By this deed she felt that she proved herself worthy of him.

Though they would never see each other again, yet there would lie between them the memory of high things. It would make a sanctuary of life in the future—that future which loomed before her so long and so dark. As the slow minutes dragged on she fancied Ninian and his betrothed sitting together—left alone, no doubt, by considerate parents, so that they might make love.

Such are the torments of jealousy that Miss Innes was quite exhausted by their keenness.

He had never made love to her. He had never kissed her!

If ever she had hated anyone she hated Rose Kendall at that moment.

She felt as if ages had passed when she began to hear the stir which indicated the closing of the inn for the night: the sound of the kitchen fire being raked out, benches pushed back, voices raised and dying in the distance, the opening and shutting of doors. The hoofs of a horse clattered on the paved market stones, and ceased abruptly. Deb rattled some crockery in a cupboard, and her husband on the other side of the house turned a great key in a lock.

Olwen must go to bed. She lifted a drenched handkerchief and wiped away the drops which still fell fast. She had extinguished the lamp, and was sitting in the dark. Thus she might slip past Deb without exciting remark.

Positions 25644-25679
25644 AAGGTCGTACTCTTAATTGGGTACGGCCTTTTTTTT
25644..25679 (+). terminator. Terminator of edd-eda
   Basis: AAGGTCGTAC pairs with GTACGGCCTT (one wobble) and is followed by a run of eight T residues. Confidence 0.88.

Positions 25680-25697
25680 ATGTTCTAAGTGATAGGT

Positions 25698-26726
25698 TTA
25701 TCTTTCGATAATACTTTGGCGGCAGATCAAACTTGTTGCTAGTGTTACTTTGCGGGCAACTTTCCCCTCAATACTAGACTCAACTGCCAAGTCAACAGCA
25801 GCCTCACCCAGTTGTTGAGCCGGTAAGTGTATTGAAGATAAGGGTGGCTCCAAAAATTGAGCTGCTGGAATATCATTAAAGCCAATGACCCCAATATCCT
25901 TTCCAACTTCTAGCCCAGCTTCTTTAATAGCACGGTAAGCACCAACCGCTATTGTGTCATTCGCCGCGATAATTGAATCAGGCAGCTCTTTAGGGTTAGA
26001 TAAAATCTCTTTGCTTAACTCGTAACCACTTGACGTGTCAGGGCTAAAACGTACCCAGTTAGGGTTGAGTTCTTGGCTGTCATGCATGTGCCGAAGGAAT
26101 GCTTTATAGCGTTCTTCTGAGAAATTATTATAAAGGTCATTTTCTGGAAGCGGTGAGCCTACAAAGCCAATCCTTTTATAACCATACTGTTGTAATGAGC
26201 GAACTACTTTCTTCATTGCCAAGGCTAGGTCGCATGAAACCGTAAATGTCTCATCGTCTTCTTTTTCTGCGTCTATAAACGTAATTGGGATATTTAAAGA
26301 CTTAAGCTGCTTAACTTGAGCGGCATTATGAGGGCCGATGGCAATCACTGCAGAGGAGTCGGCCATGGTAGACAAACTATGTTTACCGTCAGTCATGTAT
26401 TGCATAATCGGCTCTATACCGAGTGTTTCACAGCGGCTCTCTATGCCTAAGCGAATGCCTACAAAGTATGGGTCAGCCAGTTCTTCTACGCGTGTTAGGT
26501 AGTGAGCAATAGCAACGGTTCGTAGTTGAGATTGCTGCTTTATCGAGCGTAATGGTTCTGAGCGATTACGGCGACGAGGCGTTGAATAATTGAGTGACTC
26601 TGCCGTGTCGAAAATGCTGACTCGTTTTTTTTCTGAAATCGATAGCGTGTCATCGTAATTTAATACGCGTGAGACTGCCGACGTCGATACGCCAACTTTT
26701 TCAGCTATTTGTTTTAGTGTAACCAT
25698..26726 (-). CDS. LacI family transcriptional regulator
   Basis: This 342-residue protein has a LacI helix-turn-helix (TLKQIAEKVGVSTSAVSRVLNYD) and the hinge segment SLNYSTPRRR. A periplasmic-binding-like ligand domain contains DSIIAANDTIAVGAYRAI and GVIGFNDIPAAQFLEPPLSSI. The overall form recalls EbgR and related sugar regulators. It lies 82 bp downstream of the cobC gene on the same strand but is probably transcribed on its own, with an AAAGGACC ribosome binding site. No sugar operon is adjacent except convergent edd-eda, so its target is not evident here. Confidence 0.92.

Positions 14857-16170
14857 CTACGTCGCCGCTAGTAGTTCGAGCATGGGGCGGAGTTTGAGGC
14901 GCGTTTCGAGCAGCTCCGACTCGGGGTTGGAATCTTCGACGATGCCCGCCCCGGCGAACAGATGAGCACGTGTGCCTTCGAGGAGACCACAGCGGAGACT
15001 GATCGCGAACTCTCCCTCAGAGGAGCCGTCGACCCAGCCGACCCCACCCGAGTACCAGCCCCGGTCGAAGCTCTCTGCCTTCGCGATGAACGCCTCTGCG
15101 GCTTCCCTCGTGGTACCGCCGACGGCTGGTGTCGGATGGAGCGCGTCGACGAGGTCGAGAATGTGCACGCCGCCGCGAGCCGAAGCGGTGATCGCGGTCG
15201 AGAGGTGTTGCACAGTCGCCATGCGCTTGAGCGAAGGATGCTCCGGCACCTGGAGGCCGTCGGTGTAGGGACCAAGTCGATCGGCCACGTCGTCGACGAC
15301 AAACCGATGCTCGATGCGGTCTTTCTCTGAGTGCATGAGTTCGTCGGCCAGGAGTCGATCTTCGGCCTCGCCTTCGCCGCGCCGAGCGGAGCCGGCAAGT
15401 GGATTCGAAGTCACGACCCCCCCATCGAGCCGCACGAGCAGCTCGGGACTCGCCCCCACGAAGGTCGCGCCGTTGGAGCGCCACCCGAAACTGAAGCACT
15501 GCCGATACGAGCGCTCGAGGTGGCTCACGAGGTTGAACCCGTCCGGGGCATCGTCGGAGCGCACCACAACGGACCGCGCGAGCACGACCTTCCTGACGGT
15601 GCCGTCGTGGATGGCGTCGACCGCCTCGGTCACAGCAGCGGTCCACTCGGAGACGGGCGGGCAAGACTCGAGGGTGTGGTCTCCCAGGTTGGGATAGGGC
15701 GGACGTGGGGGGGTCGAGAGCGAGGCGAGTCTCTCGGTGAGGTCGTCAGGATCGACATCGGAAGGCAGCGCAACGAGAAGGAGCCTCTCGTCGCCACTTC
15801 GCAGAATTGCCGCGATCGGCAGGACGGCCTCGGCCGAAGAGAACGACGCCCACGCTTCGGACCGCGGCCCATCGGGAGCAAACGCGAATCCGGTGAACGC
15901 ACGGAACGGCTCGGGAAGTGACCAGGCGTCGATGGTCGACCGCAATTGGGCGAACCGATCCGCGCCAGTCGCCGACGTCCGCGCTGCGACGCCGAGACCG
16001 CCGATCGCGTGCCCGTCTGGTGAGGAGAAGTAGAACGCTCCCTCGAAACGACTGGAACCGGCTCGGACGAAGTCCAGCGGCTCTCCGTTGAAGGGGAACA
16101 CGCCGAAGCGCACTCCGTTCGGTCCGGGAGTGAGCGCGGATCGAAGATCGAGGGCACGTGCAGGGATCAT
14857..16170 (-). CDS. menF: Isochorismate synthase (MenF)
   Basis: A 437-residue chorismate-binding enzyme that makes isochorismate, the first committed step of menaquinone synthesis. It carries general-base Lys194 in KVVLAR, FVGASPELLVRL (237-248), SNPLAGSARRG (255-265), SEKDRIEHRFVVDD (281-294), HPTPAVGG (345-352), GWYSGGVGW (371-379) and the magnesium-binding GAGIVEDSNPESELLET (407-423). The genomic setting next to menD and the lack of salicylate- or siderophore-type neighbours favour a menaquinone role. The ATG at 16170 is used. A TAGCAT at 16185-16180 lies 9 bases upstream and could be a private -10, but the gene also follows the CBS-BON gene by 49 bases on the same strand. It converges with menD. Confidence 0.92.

The door opened. She spoke, trying to use a natural voice: "It’s all right, Mrs. Askwith; I am not gone to bed, but I am just—going."

The door shut as softly, as swiftly as it had opened. The person who had entered moved round the table in the gloom and came close, standing over her as she cowered back into the depths of the big old porter’s chair.



She heard the breathing of one who has ridden hard and far, and right through her there shuddered a thrill so exquisite that for a moment she could not move. She was on the point of springing up, flinging herself into those unseen arms, when she heard his voice, low and mocking.

"You little wretch—you treacherous minx! Don’t you think you are the limit?"

As in the mile-castle, she had but the time it took him to deliver himself of this courteous address in which to meet the challenge. She did it, however. If she died for it he should not know that she had been sitting there crying for the moon until her eyes were all swelled and her "hanshif" drenched.

"You must have left your dinner engagement very early, Mr. Guyse. It is barely ten o’clock. However, as I have been travelling all day I am very tired, and I will ask you to excuse me."

"You may ask, but you won’t get excused," he said rapidly. "What the dickens are you sitting in the dark for? I want to see your wicked face—to see the conscious guilt steal over it! How dare you? Oh, how _dare_ you insult me as you have insulted me to-day?" With a sudden change of tone he added, after a moment’s breathless silence: "How could you plan such a fiendish vengeance?"

"Vengeance! How fatiguing you are!" said she languidly. "What vengeance should I want? I am giving you what you love most in the world. You always have wanted it—don’t deny it! You would even almost, have married me in order to secure it! Only I bored you so utterly! However, if you are talking about insults, I don’t think I can beat the one you have offered me. You couldn’t bring yourself to marry me, but you can bring yourself to marry a poll parrot like that Kendall thing! Oh, _do_ go away; I wonder I have the patience to talk to you at all!"